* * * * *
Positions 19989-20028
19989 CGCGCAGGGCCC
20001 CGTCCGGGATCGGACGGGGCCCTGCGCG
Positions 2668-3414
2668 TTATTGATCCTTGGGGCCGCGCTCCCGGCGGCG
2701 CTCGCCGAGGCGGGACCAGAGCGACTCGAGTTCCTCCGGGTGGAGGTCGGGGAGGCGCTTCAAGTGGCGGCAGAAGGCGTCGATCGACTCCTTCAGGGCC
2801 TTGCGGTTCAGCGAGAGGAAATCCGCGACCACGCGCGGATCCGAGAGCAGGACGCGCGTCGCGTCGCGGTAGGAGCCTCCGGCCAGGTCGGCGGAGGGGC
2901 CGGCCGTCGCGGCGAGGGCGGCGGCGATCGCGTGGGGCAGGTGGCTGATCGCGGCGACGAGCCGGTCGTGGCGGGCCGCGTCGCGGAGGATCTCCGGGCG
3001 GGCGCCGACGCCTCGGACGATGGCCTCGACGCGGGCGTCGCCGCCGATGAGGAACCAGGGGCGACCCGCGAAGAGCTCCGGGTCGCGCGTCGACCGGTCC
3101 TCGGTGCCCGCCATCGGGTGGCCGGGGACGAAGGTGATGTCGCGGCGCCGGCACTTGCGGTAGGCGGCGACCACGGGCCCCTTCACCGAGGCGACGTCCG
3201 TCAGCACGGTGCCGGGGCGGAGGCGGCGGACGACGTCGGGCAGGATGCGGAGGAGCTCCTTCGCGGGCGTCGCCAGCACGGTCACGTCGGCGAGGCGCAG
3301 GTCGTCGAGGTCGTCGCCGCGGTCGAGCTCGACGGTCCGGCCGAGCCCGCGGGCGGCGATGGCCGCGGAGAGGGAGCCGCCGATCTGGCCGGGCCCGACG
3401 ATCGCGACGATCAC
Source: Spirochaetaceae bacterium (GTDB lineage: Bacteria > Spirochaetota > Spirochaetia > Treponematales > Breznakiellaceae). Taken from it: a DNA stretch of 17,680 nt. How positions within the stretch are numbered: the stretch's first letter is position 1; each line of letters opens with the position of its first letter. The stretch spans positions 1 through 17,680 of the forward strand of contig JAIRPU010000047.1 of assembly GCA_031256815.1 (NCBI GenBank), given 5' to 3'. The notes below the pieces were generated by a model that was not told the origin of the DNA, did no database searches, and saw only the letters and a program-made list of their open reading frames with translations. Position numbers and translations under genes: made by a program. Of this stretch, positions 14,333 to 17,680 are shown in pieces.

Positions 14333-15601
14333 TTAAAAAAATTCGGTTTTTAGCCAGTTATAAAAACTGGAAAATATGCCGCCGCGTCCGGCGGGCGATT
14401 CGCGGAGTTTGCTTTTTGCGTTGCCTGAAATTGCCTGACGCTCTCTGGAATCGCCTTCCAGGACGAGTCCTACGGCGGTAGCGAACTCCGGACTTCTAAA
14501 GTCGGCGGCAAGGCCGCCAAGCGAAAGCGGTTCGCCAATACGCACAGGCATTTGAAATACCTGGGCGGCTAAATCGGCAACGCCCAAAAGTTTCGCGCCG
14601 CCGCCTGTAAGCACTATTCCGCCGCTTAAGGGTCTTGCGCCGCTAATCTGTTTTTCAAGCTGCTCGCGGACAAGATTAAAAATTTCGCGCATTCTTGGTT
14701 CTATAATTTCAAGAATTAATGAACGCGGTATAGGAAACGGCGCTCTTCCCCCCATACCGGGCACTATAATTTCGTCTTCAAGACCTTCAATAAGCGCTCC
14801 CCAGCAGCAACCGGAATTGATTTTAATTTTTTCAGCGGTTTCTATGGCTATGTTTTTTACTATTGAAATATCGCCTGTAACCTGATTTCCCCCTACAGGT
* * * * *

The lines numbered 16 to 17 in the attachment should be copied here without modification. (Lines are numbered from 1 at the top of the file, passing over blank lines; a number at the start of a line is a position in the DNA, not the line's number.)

14333 TTAAAAAAATTCGGTTTTTAGCCAGTTATAAAAACTGGAAAATATGCCGCCGCGTCCGGCGGGCGATT
14401 CGCGGAGTTTGCTTTTTGCGTTGCCTGAAATTGCCTGACGCTCTCTGGAATCGCCTTCCAGGACGAGTCCTACGGCGGTAGCGAACTCCGGACTTCTAAA